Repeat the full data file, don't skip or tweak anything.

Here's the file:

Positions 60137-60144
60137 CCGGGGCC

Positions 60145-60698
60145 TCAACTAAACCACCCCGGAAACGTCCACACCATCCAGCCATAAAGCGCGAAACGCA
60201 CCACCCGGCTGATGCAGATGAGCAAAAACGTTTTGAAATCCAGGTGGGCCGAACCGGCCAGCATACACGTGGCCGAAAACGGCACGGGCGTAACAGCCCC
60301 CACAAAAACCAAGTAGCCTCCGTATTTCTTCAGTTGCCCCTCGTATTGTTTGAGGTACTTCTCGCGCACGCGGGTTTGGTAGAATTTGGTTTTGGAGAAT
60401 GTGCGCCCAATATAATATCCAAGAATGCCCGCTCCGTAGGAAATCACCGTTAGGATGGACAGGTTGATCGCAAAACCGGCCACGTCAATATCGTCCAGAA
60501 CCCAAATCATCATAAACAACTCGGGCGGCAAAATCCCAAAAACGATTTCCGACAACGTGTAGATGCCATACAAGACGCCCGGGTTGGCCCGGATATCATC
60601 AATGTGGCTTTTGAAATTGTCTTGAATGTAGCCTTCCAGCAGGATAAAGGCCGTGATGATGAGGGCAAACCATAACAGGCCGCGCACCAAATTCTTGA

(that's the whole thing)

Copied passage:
Positions 60137-60144
60137 CCGGGGCC

Positions 60145-60698
60145 TCAACTAAACCACCCCGGAAACGTCCACACCATCCAGCCATAAAGCGCGAAACGCA
60201 CCACCCGGCTGATGCAGATGAGCAAAAACGTTTTGAAATCCAGGTGGGCCGAACCGGCCAGCATACACGTGGCCGAAAACGGCACGGGCGTAACAGCCCC
60301 CACAAAAACCAAGTAGCCTCCGTATTTCTTCAGTTGCCCCTCGTATTGTTTGAGGTACTTCTCGCGCACGCGGGTTTGGTAGAATTTGGTTTTGGAGAAT
60401 GTGCGCCCAATATAATATCCAAGAATGCCCGCTCCGTAGGAAATCACCGTTAGGATGGACAGGTTGATCGCAAAACCGGCCACGTCAATATCGTCCAGAA
60501 CCCAAATCATCATAAACAACTCGGGCGGCAAAATCCCAAAAACGATTTCCGACAACGTGTAGATGCCATACAAGACGCCCGGGTTGGCCCGGATATCATC
60601 AATGTGGCTTTTGAAATTGTCTTGAATGTAGCCTTCCAGCAGGATAAAGGCCGTGATGATGAGGGCAAACCATAACAGGCCGCGCACCAAATTCTTGA